At first this often only increases our dilemma. If we allow this inner voice to have its say in our lives we cross a painful threshold, which puts all the familiar, practical, material things in our lives into a new perspective. Every spoonful of food we put into our mouths now speaks of a much deeper hunger within us, which cannot be satisfied by food. Every glass of water – or wine (even the most exquisite) – speaks to us of a thirst, which lies deeper than water or wine can reach. The shiniest car, the ideal partner in life, the dream home, the ultimate holiday – begin to carry within themselves a little sign saying .. ‘I’m not enough for you because I won’t last’.

As all that the world has to offer is found wanting we begin to ask – Where then is my happiness? Why there is something missing?

If we allow this inner voice to speak – if we allow the volume of this inner voice to increase in our lives – we find ourselves entering the world of the spiritual. We become spiritual people on a spiritual search. You might ask how the volume of this inner voice can be increased and I would reply that it is actually not so much a matter of turning up the volume as of decreasing the background noise – the silence of prayer and a gentle withdrawal from unhelpful preoccupations.

Having honestly and humbly entered the world of the spiritual, the world of the hidden treasure within us, we now begin to experience a strange new confidence. We begin to grow in confidence that the spiritual hope we have discovered within ourselves, our longing to love and be loved in a perfect manner, our longing to live forever, to experience perfect happiness and peace, joy and acceptance – we grow in confidence that all this longing and hope was placed in our hearts as the good gift of a good God and that he means one day to fulfill it. This is the beginning of real faith.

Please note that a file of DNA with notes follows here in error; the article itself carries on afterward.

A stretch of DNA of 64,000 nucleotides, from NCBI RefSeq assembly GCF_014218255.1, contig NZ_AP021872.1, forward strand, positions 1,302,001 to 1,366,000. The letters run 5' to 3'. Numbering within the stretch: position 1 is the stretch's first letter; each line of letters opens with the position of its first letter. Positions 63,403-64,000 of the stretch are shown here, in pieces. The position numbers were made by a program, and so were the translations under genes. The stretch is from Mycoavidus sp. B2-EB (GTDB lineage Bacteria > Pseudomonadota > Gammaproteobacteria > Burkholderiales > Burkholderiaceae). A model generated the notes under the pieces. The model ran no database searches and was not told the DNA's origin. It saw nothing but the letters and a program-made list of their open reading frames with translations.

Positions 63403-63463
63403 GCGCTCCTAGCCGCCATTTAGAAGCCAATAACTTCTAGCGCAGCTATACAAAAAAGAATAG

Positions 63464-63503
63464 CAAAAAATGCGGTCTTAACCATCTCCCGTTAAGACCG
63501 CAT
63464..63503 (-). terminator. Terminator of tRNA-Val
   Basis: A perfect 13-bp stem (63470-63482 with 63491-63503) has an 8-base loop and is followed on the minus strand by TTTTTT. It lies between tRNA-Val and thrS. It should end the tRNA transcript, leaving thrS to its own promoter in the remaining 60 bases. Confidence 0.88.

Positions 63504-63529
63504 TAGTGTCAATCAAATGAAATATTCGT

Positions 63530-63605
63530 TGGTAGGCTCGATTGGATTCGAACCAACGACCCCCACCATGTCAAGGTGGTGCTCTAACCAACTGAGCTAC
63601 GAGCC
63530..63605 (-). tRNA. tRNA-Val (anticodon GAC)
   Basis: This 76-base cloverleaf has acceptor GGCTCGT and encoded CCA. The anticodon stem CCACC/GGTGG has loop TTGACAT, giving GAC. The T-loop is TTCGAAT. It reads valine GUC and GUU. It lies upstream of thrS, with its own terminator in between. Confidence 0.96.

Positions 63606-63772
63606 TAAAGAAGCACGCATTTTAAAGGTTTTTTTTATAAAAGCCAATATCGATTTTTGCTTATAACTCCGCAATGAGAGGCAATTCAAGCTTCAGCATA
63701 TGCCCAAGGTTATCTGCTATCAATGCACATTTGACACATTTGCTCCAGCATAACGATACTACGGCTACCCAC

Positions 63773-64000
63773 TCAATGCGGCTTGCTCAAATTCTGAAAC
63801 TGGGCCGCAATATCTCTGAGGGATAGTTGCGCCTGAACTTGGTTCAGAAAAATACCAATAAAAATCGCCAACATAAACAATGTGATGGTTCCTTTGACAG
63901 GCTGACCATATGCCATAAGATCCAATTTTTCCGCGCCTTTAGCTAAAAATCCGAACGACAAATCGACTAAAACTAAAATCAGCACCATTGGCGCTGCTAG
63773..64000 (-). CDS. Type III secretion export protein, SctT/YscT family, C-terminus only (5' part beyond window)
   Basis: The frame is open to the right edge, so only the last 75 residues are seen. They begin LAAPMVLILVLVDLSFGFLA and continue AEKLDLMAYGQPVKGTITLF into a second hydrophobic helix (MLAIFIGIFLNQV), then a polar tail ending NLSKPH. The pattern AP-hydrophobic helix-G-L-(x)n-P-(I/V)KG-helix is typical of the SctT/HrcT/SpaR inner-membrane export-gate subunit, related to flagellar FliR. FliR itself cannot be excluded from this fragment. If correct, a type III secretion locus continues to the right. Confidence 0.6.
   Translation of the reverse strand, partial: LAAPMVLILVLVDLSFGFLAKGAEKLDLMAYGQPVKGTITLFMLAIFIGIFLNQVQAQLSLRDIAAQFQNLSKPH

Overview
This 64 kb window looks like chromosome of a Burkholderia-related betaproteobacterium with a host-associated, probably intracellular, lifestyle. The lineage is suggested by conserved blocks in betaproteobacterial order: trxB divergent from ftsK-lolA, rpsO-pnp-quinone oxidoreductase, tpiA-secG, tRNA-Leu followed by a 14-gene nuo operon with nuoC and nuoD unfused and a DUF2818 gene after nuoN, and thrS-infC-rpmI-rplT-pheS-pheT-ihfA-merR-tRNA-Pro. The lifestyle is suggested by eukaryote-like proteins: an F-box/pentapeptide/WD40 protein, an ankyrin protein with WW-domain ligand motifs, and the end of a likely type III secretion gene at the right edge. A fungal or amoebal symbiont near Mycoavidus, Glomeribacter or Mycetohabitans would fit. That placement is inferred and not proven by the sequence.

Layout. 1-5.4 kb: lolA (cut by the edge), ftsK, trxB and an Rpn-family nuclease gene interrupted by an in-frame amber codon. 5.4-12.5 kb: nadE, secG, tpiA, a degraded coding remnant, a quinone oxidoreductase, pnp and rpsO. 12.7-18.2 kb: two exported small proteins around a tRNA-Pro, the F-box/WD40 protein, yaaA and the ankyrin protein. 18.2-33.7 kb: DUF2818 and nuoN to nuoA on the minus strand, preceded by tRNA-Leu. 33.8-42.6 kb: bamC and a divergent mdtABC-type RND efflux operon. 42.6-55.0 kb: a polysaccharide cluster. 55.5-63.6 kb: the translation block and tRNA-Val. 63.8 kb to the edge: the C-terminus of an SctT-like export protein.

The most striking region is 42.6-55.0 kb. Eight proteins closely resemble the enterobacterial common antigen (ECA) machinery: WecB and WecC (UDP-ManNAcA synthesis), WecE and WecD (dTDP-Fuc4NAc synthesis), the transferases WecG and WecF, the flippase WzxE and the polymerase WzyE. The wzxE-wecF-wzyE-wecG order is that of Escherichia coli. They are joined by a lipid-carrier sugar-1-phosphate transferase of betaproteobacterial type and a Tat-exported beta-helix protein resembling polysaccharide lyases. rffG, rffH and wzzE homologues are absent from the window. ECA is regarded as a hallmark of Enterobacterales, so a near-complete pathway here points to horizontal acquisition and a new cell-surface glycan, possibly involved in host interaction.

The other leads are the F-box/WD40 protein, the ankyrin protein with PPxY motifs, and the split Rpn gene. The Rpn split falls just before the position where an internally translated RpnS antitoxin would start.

We realize that we tried to feed our spiritual hunger with material goods, but it does not work that way: there is material food for a material hunger and spiritual food for a spiritual hunger. And both need our attention. We can not replace one with the other.

We begin now to search for the name of this good God and will eventually come to the proposition that it is Father, Son and Holy Spirit. To accept this proposition in faith can be an arduous journey in itself. How can we know it is true?

If I were to propose to you that mankind came from a golden egg laid by a golden snake on the banks of a magic river you would probably find it easy enough to discount. All I can say is that the Christian proposition, we call revelation, makes entire sense of my life, its hopes and its sufferings. It is not just that it makes better sense than the other propositions; it is that it makes perfect sense of human existence.

And so, further along this journey to faith we discover that the human face of the invisible God is Jesus. We discover relationship with Jesus, relationships with the followers of Jesus, the Church, and its teachings. We discover the living truth of the word of God in the hierarchy of the Church and in the Sacred Scriptures. We discover the Sacraments of Jesus, which give joy and strength and build divine life in our souls. In short, we have discovered the Kingdom of God and are now ready to give our all to embrace it.

Comments are closed.